Should doctors be paid a premium for assisting deaths?

Physicians can make more doing paperwork than performing this legal, but emotionally demanding, service. For many, it’s just not worth it.

MacLeans

Catherine McIntyre

Back in March, Dr. Tanja Daws took time off from her family practice to travel from B.C.’s Comox Valley to a remote community on Vancouver Island and provide an elderly patient who was dying and suffering with medical assistance in dying (MAID). After the five-and-a-half hour endeavour, which involved some of the most emotionally and technically difficult work Daws has ever done, the physician calculated that, after factoring in her staffing costs and other office expenses, she had lost about $28 for every hour she worked.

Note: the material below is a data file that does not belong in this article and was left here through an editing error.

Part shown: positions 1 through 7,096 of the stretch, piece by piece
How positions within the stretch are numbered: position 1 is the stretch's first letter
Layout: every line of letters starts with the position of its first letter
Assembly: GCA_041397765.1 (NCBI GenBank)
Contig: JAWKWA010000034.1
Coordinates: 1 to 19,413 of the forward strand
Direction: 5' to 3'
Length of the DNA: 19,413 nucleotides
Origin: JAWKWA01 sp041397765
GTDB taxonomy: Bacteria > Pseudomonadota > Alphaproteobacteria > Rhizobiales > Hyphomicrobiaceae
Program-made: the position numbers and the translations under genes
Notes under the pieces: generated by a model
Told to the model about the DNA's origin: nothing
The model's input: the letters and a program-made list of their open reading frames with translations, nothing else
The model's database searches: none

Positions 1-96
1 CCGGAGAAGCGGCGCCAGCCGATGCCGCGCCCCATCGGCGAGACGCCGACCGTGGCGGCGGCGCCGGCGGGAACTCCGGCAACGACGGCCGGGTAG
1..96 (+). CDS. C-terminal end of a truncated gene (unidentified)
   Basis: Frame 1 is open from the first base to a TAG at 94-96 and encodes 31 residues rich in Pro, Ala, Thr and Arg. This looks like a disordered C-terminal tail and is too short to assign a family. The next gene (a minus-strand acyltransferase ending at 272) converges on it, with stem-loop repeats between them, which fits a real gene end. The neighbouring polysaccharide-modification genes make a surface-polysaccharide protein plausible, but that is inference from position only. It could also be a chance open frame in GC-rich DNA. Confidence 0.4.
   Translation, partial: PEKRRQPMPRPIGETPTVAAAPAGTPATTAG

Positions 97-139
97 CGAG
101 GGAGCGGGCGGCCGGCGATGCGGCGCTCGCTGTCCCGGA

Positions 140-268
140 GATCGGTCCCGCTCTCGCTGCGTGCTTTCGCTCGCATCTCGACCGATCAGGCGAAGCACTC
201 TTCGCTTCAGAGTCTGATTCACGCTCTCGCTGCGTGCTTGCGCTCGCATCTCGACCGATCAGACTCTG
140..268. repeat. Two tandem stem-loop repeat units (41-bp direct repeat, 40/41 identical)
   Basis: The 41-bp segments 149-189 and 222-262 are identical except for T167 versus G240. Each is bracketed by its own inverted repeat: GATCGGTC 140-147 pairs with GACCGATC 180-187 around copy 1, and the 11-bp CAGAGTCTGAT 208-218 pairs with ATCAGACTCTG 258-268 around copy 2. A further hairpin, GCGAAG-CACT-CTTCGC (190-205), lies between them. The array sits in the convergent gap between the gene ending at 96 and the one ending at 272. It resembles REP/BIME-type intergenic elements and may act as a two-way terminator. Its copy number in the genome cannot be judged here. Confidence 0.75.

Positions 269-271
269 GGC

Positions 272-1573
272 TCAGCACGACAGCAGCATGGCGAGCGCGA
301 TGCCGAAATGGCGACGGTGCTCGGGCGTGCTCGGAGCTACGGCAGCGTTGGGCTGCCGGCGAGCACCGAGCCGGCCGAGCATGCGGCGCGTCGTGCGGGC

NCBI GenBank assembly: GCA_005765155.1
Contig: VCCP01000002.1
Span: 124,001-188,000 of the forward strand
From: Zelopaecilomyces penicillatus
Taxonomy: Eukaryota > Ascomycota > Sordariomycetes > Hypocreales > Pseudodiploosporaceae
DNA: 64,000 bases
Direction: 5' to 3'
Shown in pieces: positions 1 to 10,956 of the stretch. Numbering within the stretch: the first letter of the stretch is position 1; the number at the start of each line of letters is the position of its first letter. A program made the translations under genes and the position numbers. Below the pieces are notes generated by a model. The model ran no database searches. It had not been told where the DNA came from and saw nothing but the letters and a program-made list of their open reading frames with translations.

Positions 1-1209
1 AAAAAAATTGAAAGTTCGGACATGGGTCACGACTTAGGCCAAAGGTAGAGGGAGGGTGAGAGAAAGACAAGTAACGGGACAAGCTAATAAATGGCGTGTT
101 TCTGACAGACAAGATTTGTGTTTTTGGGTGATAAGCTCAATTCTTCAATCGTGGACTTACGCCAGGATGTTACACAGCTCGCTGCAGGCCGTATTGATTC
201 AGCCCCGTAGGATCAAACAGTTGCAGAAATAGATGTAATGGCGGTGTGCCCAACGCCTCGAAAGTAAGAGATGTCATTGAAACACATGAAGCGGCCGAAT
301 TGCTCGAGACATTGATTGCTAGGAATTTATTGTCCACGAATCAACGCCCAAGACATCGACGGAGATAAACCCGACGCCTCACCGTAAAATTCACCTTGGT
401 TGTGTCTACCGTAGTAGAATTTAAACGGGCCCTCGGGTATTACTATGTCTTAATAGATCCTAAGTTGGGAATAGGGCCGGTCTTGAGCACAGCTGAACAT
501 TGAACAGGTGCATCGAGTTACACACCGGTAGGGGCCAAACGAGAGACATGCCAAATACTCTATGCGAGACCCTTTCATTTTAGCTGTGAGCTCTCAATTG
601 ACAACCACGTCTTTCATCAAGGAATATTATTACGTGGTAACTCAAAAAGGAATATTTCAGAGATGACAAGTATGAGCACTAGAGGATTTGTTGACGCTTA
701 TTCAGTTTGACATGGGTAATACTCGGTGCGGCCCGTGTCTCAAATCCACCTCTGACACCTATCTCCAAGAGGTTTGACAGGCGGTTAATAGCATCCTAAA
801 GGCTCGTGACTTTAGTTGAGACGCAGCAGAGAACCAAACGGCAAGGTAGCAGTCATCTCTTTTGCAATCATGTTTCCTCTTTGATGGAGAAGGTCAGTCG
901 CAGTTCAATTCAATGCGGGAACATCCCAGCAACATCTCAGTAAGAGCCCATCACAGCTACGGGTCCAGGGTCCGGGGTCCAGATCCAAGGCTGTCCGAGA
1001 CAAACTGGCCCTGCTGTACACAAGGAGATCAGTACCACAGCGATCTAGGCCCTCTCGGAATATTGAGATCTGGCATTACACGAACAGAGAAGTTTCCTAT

“It struck me that I can’t keep doing this,” says Daws. “I can work for nothing, but I can’t work for a loss.” . . . [Full text]

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